31 Oct ‘Superbug’ Breaches Australia’s Final Drug Defense
The first evidence of a superbug in a domestic cat that could infect humans and livestock has been discovered in Australia.
The Salmonella strain is resistant to carbapenems, a drug used as the last line of defence in Australian hospitals. Experts believe this resistance may pose a serious threat to public health.
Murdoch University researcher Dr Sam Abraham has led a study to identify the full risk of the Salmonella bug, along with a strong team of medical and veterinary researchers from Concord Hospital, University of Sydney, Concord Vets and University of Adelaide.
“This is the first time that a Salmonella strain with resistance to most antimicrobial drugs has been reported in any Australian domestic animal and it is a significant concern to public health,” Dr Abraham said.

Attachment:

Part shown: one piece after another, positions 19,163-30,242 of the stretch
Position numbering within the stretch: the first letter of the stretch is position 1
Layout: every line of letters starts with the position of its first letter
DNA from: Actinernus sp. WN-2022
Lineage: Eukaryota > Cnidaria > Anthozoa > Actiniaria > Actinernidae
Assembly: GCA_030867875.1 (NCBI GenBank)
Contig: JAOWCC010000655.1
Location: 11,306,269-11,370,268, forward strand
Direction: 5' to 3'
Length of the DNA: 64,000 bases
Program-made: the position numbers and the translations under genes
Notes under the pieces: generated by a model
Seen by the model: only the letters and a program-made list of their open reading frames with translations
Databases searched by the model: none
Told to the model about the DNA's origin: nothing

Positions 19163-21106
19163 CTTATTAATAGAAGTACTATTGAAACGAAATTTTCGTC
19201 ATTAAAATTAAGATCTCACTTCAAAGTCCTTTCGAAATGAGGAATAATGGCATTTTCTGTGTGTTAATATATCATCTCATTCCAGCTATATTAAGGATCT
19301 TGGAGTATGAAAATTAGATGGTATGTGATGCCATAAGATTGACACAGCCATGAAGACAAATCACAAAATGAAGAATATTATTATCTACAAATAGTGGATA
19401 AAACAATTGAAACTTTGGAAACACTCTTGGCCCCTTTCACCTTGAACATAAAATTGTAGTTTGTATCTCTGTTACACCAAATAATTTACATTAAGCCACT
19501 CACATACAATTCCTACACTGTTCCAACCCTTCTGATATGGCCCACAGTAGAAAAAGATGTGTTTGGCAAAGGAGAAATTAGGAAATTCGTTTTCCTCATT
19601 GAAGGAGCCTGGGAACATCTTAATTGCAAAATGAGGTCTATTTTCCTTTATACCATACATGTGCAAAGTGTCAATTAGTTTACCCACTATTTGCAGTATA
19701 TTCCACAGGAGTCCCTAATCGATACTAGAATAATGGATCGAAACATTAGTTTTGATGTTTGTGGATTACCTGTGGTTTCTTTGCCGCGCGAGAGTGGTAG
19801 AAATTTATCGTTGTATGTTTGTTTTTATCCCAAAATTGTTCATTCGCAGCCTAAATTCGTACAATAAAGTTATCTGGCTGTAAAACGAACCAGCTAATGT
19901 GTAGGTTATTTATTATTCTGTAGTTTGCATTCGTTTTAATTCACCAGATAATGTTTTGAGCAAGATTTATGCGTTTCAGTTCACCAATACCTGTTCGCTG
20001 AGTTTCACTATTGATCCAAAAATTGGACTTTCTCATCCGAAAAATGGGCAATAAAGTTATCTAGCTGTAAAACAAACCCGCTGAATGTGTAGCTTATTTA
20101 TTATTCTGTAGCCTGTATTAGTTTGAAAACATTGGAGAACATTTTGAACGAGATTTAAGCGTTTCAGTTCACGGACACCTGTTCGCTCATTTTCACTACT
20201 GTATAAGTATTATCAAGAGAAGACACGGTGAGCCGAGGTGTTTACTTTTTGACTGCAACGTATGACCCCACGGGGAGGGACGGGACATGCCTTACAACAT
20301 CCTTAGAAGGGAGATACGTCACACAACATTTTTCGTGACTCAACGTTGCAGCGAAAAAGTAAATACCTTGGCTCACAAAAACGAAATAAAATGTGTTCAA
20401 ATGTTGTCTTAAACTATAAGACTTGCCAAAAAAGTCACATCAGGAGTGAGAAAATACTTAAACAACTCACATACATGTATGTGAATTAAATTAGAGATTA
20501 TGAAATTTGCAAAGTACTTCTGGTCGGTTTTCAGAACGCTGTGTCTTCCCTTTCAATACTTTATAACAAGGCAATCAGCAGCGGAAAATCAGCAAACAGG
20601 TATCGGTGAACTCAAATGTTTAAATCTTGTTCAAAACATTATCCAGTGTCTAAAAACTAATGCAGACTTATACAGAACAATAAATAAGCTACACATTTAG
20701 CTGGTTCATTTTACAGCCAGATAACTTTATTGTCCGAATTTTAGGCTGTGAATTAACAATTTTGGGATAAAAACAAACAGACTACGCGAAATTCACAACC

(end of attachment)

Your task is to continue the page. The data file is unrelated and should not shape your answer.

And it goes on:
“The identification and containment of the bacteria has been an example of Australia’s One Health capabilities, where animal and human health specialists work together to prevent the spread of infection.”
The bug was discovered serendipitously after a cat admitted to Concord Veterinary Clinic in New South Wales with an upper respiratory infection subsequently developed a gut infection during its treatment.
Clinic veterinarian Dr David Hughes fortunately took the extra precaution of sending the sample to Associate Professor Thomas Gottlieb’s research team at Concord Hospital.
“Initial analysis of the Salmonella gave results that had never before been seen for this bacterium in Australia.” Prof Thomas Gottlieb said.
“We found that the cat been infected with a Salmonella bacteria carrying the highly resistant IMP-4 gene.”
Dr Richard Malik from University of Sydney and Dr Elaine Cheong from Concord Hospital were called in to oversee the containment of the outbreak.
Another eight cats at the veterinary facility were tested, and three animals were also found to be carrying the bacteria.